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I know that you can use induction to create a current in a superconducting loop, but this only works as long as the coil that induces the field has a current flowing through it. And obviously, this cannot work for the really big magnets that are used in MRI scanners or NMR machines.

How does it work?

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Actually, induction works, although it is often used a bit differently than you described. You can place a warm superconductor loop into a normal coil. As you switch the coil on, there will be some current inside the superconductor, but since it is not cold yet, this current quickly dies down. Then you cool the superconductor below its critical temperature. When you now switch off the normal coil, the flux-change induces a current in the superconducting loop. This current is there to stay.

With the proper coil windings, you can get quite large currents, but you won't be able to get to field energies that are needed in NMR or MRI machines. These magnets are energized (sometimes called "charged") differently. The trick is to make part of the loop normal conducting during charging, and then "close the loop" when the coil is energized.

If you want to know details, this is the electrical schematic on how it is done:

Circuit for charging superconducting magnet

I used values from a typical 5 Tesla NMR magnet that I energized a few years ago.

I will leave out all those pesky details that make charging a real superconducting magnet a hassle. The procedure boils down to this:

  1. Start with the current supply and the voltage source $V_1$ in the off state. Cool the cryostat down until the superconducting (sc) wires are below their critical temperature. Most magnets use NbTi, which has a critical temperature of 9 Kelvin. You can reach this temperature by immersing the coils in liquid helium, which boils at 4 Kelvin.
  2. Switch on the voltage supply $V_1$. This sends a small current through $R_1$, creating a small amount of heat (10 mW). A part of this heat will warm up the adjacent sc wire so that it becomes normal conducting (nc), which means it will have a resistance of a few Ohm at that particular point. Let's call this part the "heated point".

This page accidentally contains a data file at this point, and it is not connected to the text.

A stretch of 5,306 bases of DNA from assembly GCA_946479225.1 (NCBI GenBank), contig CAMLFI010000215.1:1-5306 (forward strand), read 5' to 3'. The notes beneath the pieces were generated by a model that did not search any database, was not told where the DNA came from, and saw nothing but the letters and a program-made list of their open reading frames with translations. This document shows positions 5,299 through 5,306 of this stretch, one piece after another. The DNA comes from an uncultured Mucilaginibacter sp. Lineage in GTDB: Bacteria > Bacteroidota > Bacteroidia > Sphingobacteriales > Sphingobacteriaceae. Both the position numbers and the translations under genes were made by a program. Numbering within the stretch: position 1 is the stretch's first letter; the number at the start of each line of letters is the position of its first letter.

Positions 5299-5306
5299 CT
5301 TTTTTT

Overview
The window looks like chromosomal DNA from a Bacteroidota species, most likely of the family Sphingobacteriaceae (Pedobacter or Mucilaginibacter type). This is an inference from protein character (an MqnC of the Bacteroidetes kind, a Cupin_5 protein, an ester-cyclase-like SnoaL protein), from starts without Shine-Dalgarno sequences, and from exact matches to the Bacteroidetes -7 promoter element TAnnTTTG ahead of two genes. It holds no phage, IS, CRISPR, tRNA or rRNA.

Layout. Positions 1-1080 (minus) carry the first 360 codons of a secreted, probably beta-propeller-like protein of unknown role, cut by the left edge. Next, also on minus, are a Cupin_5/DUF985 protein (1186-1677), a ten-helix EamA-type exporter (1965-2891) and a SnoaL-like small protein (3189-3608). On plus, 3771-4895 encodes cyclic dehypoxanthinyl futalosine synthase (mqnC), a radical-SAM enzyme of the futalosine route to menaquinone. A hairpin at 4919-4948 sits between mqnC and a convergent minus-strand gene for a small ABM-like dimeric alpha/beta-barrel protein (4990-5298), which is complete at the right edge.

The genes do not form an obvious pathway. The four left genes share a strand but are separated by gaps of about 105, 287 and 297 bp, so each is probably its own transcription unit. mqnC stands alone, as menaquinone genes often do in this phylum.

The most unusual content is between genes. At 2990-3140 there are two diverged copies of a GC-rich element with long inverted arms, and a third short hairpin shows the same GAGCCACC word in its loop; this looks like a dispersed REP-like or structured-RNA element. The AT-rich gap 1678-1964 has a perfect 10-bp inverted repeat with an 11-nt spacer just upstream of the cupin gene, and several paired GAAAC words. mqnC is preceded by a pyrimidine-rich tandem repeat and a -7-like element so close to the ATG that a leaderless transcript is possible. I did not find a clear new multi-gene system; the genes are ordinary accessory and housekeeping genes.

3. Dial the maximum current that the coil can take (30 A) into the current source and set its voltage limit to no more than $V_\text{charge} = 1\,\text{V}$ ; then switch it on. (Side note: The low voltage limit actually makes the current source a voltage source during ramp up.) The charging voltage is applied across the coil and the "heated point". It leads to two effects:
    • A constant current $$I_\text{heated point} = \frac{V_\text{charge}}{R_\text{heated point}} \approx 200\,\text{mA}$$ will flow through the "heated point" and continues to heat it. The external heater can be switched off at this point by setting $V_1$ to 0.
    • The current in the coil will ramp up at a rate of $$ \frac{dI_\text{coil}}{dt} = \frac{V_\text{charge}}{L} \approx 5\,\text{mA/s}\, $$ because the self-inductance of the coil "pushes" against a change of the current.
  4. After 100 minutes the current source will be at 30 A. Since the current is not changing any more, the only voltage that the current source needs to apply is whatever little amount it takes to push 30 A through the normal conducting (nc) part of the wires. The voltage drop across the coil, and across the heated point, is now 0. All current flows from the current source through the coil and then back to the current source.
  5. Because no current goes through the "heated point" anymore, this part of the wire is no longer heated. As its temperature drops to the temperature of the cryostat, it quickly (within seconds) becomes superconducting again.
  6. Ramp down (not too fast, maybe within a few minutes, just to be on the safe side) the current of the current source. The coil is now part of a superconducting loop, so its current will stay constant! The current that is not going through the current source anymore just goes through the (formerly heated) return path of the superconductor.

With the loop closed, the magnet is now in "persist" mode, so the current goes on forever. Well, not quite forever, there usually is a little bit of resistance that leads to "flux creep". For the magnet I am using this is an unusually low value of $10^{-11}$ Ohm, which makes the current decay with a time constant of a few 100 000 years. The designer of the magnet speculates that this resistance is caused by the weld that is needed to turn the wire into a loop (see the link above, near the end of the paper). Other reasons that are often given for this effect involve details that are specific to type-II superconductors.

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  • $\begingroup$ Awesome explanation. Just to clarify, how was the approximate current of 200 mA calculated (i.e. is it an arbitrary $R_{heated \ point} $)? Also, what is the typical self-inductance, $L$, for a typical superconducting coil as you've described? What limits for $L$ are there in a typical superconducting coil to ramp up or down a current as quick as possible? $\endgroup$ – Mathews24 Aug 24 '18 at 23:54

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